Alex Storozynski Dinner, March 24, 2007
The Detroit Athlete Club – that venerable old institution on Madison – played host to Alex Storozynski, the celebrated journalist who helped the Daily News win a Pulitzer Prize in 1999.
The dinner, arranged by Virginia Skrzyniarz, executive director of the Piast Institute (a national institute for Polish and Polish American affairs), was to honor Storozynski’s new book on Tadeusz Kosciuszko, who has a place close to the heart of most of Polonia. Occasionally referred to as the “George Washington of Poland”, Kosciuszko is a Polish and Lithuanian national hero. He was a leader in the 1794 uprising against the Russian empire, having previously fought in the American Revolutionary War as a colonel in the Continental Army on the side of Washington.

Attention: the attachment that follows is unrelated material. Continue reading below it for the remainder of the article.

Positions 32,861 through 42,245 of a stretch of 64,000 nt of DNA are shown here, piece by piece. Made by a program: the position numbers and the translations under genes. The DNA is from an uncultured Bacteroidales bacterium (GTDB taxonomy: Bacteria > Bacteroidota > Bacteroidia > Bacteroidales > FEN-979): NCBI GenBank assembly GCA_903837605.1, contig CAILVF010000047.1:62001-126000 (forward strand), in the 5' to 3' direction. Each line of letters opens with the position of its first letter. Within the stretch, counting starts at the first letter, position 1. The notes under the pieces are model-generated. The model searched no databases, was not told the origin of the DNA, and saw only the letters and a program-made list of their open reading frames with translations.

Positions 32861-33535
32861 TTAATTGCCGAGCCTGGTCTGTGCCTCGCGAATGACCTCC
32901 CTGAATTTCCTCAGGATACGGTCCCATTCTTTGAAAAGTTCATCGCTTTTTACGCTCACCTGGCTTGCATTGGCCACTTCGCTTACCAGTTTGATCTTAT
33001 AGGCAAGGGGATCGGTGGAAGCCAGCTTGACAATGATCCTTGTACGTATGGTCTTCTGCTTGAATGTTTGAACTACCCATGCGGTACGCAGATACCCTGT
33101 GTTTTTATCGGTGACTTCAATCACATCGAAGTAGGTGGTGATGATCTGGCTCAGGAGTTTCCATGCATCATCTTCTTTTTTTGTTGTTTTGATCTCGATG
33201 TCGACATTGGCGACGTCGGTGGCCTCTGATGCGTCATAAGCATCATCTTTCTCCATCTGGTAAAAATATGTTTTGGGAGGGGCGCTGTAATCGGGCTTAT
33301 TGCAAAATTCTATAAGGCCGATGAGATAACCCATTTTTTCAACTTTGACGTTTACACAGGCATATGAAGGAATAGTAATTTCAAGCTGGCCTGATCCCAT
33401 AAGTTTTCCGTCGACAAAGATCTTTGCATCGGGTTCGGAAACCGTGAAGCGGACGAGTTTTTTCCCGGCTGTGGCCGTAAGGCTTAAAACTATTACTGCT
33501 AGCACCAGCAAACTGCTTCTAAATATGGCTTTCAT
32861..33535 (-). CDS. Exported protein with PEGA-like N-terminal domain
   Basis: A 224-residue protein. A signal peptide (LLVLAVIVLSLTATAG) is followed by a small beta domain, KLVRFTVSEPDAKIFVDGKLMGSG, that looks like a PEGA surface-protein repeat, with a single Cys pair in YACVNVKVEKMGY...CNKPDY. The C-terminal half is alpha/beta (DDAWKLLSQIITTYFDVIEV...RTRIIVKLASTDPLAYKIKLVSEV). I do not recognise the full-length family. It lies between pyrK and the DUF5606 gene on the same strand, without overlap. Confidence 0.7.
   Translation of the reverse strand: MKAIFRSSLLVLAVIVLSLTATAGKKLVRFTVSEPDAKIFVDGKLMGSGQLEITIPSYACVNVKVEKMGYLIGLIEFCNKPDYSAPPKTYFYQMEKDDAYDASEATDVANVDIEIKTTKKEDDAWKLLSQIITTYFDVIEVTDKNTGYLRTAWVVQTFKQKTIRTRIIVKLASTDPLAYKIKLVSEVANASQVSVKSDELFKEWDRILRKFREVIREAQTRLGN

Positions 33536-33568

Having grown up in a solid Polish household in New York, Storozynski confessed to a lifelong obsession with Kosciuszko. His wife, he jokes, became so tired to hearing of Kosciuszko’s under-appreciated contribution to American history that she urged him “Just write a book about him already and stop bugging me about it!”
So he did.
Beside Storozynski, attention focused on Bruno Nowicki, the local sculptor whose statue of Kosciuszko stands at Michigan and Third. Soon to celebrate his 100th birthday, Nowicki is still sharp as a chisel and spoke a few encouraging words on his personal Polish pride before the dinner.
Local media was well represented at the dinner and included Ron Dzwonkowski, Free Press editorial page editor and Michael A. Szymanski, editor of the Polish Daily News and Walter Wasacz of Metro D.